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Syria Talks End WIth No Concrete Results

UN-Arab League envoy for Syria Lakhdar Brahimi speaks at United Nations headquarters in Geneva on January 31.
The first round of peace talks between the Syrian government and opposition has ended in Geneva without a breakthrough.

Syrian Foreign Minister Walid Muallem said on January 31 that the past week of negotiations failed to produce any "tangible results."

Muallem blamed the failure on the opposition and what he described as blatant interference by the United States, a leading backer of the opposition.

Syrian opposition chief Ahmad Jarba accused the regime of showing no "serious commitment" to ending the nearly three-year-old war.

UN-Arab League mediator Lakhdar Brahimi acknowledged progress had been minimal, but said he observed "a little bit of common ground."

Speaking to reporters after the conclusion of the weeklong closed-door talks, Brahimi described the so-called "Geneva II" peace conference as "a very modest beginning, but it is a beginning on which we can build."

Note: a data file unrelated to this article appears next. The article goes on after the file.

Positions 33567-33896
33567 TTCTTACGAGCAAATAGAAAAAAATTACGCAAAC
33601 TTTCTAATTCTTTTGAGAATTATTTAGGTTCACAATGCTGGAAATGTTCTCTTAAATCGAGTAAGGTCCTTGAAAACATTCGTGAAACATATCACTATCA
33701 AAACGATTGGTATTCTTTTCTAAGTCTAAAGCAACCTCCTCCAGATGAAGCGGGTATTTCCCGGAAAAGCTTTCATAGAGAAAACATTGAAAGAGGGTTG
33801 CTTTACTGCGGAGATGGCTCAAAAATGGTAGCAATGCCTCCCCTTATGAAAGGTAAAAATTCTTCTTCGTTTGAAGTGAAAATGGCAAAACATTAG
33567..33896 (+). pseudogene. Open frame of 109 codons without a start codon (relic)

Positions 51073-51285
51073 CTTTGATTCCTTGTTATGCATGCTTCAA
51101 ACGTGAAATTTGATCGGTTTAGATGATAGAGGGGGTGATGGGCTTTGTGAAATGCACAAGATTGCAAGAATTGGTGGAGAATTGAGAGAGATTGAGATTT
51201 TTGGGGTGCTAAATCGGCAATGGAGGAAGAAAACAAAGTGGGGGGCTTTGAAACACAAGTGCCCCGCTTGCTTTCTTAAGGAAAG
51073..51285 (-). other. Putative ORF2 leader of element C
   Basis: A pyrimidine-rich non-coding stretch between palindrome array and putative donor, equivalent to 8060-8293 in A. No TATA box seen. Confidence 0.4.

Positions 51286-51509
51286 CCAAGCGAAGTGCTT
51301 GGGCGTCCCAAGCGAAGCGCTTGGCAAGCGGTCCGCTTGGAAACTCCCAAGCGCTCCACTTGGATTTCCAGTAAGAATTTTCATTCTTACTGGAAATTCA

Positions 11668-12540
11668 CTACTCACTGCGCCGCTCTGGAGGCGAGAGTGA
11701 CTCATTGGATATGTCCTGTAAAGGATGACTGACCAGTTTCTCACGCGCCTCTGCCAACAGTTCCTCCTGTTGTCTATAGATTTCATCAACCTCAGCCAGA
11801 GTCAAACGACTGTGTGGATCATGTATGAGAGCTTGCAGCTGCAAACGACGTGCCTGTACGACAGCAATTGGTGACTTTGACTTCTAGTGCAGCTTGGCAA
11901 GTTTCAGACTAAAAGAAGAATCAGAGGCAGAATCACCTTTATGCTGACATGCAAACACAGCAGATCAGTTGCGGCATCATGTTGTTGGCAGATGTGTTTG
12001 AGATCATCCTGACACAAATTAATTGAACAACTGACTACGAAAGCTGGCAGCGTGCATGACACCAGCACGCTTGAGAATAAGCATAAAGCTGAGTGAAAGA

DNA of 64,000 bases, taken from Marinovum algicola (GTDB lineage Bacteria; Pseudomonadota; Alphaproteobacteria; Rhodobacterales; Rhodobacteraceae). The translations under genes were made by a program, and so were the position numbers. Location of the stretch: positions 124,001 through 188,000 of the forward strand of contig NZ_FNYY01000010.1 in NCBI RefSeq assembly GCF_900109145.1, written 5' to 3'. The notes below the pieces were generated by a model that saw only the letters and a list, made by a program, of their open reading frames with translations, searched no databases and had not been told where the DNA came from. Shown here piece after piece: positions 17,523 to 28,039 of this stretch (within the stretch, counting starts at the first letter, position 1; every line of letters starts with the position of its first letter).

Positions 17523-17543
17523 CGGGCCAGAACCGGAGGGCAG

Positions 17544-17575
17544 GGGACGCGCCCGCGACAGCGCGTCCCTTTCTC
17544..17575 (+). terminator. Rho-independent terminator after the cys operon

He said both sides were committed to discussing the full implementation of the Geneva communique agreed upon by international powers in 2012.

That document sets out steps to end fighting and urges the establishment of a transitional Syria government until elections can be held.

He said the opposition had agreed to return on February 10, but that the delegation representing the regime of President Bashar al-Assad said it first needed to consult with Damascus.

The government and the opposition remain bitterly divided, with the government rejecting opposition demands for Assad's resignation.

Well over 100,000 people have been killed since the conflict began nearly three years ago.

Watchdog: Chemical-Weapons Removal Must Accelerate

In related news, a chemical weapons watchdog said on January 31 that Syria must accelerate the shipping of its stockpile of chemical weapons.

Ahmet Uzumcu, the director-general of the Organization for the Prohibition of Chemical Weapons, said in a statement that Syrian officials must "pick up the pace" in order for it to meet a June 30 deadline for all of its chemical weapons to be destroyed.

U.S. officials, including Defense Secretary Chuck Hagel, have also expressed disappointment in delays by Syria.

Less than 5 percent of the total has thus far been removed.

But Russian Foreign Ministry official Mikhail Ulyanov said on January 31 that Syria is acting "in good faith" in its pledge to eliminate chemical weapons.

Russia negotiated with Washington last year on the chemical weapons deal for Syria to avert threatened U.S. air strikes.

Based on reporting by Reuters, AP, AFP, CNN, and Interfax